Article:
On Sunday Steven Gerrard experienced his first competitive defeat as manager of Glasgow Rangers. It couldn’t have come in a more high profile match, away at Celtic Park in his first Old Firm clash.
It’s a defeat which will no doubt sting both the manager and the Ibrox faithful. The Rangers fans were yet again served a painful reminder of who is the top dog in Glasgow, however it’s a result which should not distract from Gerrard’s overall mission for the blue half of the city.
Gerrard’s twelve match unbeaten run prior to the Celtic game had done a great deal to earn him some kudos with the fans, so early on in his managerial career.
It’s fair to say the Ibrox club have been meandering for a while, and although they are once more firmly established as a top flight side, they have been widely dismissed as a spent force. A lack of financial muscle and on-field struggles has seen their aura fade significantly. This has caused a great deal of pain to such a proud fan base. To compound their misery, Celtic have remained unchallenged, dominating the country’s domestic game with back-to-back trebles.
Consecutive third place finishes for a newly promoted side would be seen as a major achievement by many clubs. However Rangers are not just any club. By anyone’s standards they are a huge team with a global following, their recent years of mediocrity will have really hurt.
The axe has fallen on many a manager as the club has looked to press the accelerator on their progress back to the summit of Scottish football.
Graeme Murty twice, Pedro Caixinha, and Mark Wharbuton have all bitten the dust since 2015. None of them were disasters to be fair, and the financial restrictions on the club would have hindered any manager no matter how gifted and transfer savvy.
More than anything, what did it for that trio of managers, was the failure of the club to stride back to success and at least give Celtic something to think about. This is the huge challenge that faces Steven Gerrard in his first venture in club management. However the former England captain is well versed when it comes to this sort of challenge.
Chiselled from Experience
Steven Gerrard has already given the Rangers fans something they have not had in almost a decade. Their return to Europe and the adventure through a quagmire of qualification rounds in Europe’s backwaters has genuinely given the fans a great deal of excitement.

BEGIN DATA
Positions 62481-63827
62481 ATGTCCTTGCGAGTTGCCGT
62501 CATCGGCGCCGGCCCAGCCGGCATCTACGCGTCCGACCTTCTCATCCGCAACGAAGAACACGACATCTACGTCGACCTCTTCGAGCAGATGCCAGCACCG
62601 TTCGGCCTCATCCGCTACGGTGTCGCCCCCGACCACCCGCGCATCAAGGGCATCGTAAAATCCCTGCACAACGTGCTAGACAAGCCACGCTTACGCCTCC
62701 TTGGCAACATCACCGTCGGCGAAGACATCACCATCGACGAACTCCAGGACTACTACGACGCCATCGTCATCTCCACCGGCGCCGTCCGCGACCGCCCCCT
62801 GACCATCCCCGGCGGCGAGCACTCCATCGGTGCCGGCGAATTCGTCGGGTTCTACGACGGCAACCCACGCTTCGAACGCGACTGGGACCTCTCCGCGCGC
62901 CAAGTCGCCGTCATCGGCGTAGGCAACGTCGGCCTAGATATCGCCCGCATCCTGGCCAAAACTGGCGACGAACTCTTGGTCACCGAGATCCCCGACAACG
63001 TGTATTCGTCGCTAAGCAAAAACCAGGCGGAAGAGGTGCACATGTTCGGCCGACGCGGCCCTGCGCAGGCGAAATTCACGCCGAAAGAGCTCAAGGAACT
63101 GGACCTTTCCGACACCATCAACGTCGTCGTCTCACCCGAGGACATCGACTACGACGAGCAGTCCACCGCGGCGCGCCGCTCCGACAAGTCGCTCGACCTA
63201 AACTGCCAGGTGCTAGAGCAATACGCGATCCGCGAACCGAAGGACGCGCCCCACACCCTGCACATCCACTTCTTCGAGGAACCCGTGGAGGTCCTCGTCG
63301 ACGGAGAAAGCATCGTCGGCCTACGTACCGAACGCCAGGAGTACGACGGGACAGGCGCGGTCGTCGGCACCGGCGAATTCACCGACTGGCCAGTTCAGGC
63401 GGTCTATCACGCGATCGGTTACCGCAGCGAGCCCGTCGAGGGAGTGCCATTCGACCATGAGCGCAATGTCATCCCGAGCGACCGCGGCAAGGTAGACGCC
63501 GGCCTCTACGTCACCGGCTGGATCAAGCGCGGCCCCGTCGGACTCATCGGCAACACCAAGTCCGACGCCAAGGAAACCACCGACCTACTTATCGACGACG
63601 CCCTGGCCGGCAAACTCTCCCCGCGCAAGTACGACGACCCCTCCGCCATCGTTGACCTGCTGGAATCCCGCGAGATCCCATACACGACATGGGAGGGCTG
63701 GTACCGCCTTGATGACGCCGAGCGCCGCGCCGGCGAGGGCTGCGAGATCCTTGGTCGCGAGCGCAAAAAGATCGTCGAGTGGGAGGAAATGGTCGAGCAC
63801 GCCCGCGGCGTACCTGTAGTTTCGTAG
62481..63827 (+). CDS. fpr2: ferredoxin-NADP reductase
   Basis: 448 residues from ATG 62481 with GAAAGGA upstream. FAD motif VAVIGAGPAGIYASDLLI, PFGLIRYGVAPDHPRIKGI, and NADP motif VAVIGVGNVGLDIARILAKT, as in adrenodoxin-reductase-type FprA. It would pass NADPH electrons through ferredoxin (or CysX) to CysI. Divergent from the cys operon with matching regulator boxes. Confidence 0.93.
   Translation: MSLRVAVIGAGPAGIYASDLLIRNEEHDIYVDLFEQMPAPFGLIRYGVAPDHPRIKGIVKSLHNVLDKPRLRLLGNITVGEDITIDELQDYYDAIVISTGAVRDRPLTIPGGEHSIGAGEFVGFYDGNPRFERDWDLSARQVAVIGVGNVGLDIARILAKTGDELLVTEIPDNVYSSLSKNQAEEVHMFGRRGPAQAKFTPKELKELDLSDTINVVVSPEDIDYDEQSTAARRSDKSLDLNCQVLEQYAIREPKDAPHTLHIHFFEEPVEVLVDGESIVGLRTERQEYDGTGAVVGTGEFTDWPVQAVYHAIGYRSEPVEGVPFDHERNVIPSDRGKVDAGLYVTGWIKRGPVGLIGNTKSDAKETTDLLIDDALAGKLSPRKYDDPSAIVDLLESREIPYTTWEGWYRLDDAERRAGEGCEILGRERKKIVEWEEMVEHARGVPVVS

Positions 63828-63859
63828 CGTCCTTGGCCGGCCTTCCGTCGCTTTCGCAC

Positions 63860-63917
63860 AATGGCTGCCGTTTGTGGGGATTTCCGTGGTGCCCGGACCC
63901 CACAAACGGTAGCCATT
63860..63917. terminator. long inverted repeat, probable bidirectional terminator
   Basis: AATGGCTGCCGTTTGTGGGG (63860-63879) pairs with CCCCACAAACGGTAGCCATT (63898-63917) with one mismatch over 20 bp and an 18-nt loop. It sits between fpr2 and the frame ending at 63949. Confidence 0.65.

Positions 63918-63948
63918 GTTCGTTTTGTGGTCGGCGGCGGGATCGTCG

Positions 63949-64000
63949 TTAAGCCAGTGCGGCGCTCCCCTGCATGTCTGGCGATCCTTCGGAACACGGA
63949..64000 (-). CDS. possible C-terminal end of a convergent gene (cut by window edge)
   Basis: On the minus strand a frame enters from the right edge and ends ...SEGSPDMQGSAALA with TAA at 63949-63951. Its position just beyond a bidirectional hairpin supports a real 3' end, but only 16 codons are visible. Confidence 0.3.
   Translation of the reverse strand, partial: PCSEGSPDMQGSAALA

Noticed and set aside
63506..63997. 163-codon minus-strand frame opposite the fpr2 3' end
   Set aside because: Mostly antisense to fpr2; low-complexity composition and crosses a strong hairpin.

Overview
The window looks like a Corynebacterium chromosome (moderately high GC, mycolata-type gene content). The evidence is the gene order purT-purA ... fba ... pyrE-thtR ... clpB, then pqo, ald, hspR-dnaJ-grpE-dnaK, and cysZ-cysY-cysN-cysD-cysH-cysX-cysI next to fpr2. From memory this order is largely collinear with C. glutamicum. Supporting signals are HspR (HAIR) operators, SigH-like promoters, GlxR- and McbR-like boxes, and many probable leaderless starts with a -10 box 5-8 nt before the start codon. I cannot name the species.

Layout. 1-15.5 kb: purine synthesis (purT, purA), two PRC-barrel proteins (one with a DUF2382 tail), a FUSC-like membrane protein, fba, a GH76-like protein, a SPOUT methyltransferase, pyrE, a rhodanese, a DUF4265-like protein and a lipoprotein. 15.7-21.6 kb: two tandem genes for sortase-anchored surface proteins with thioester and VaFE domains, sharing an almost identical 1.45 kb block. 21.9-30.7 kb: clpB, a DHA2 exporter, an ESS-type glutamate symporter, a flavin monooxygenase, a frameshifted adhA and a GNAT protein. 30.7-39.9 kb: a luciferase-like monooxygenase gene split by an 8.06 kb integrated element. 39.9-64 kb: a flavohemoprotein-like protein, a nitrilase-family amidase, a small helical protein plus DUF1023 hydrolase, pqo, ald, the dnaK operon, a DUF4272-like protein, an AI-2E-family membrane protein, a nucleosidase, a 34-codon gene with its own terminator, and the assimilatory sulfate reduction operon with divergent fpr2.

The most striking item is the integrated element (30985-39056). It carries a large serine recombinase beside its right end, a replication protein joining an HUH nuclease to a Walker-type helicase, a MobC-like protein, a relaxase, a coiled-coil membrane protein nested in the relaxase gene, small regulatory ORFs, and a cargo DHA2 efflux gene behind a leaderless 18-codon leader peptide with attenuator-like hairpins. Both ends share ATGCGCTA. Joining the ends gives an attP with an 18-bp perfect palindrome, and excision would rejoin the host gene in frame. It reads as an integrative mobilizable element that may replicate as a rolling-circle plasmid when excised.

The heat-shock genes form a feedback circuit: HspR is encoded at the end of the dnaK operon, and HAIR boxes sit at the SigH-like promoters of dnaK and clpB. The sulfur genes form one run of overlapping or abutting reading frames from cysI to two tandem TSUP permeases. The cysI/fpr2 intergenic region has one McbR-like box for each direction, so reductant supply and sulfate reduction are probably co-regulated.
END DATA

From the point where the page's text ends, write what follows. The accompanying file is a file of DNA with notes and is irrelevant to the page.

Gerrard is a man who knows so well, what wonderful effects a heady European campaign can have on the supporter of his teams. As a player with Liverpool, he experienced plenty of great nights under the lights at Anfield. However, it was not always so glamorous in his early years. Often his team, despite their history, were pitted as perennial underdogs taking on many a club that had over taken them as a force on the continent.
Aged just eighteen, the Huyton born lad made his debut for a side that had had to watch from the sidelines as it’s rivals enjoyed great success, some of it coming in Europe, which had been Liverpool’s former stomping ground in their glory days. Chelsea’s antics in the late nineties and United’s European Cup win in ’99 served to rub salt in the wounds for the fans who watched in despair at Liverpool’s nineties slumber.
However as a young Gerrard blossomed and forged a place for himself in the team, Liverpool slowly began to stir. Between 2001 and 2007 the club reached three European finals, winning two of them.
Perhaps more importantly than the finals though, Gerrard would have tasted the feverish excitement in the city and the fan base as big European nights beckoned. Liverpool supporters could lift their heads once more and believe in their team. The surge in positivity and pride at Anfield in that era will no doubt be at forefront of the Rangers manager’s mind as he plots his new team’s successes on the field.
The joyous celebrations on the field and amongst the traveling Gers supporters were extremely revealing. There was an overflow of relief and jubilation as the nine men of Rangers clung on away at FC Ufa to qualify for the Europa League group stages.
Gerrard and Gary McAllister will know all too well just how delighted their fans will be, to match Celtic in The Europa League group stages. The club’s directors should regard it as a massive achievement after years in the doldrums of lower league Scottish football.
After years of watching their fierce city rivals going on European adventures, the supporters can now look forward to their own. Trips to Villarreal, Spartak Moscow and Rapid Vienna now await Rangers. If they can win a few games and challenge in their group, then the recent doom and gloom around Ibrox may will recede even further.
Yes the pressure to challenge Celitc will still be massive on Gerrard. The Old Firm defeat is disappointing of course but results against their bitter rivals cannot be the sole basis of judgement on their young manager.
If Gerrard can use The Europa League as a galvanizing force it could just be a very shrewd way of restoring some pride to an injured club. Crucially for him, it could well buy some much needed time as he forges his managerial career at Rangers.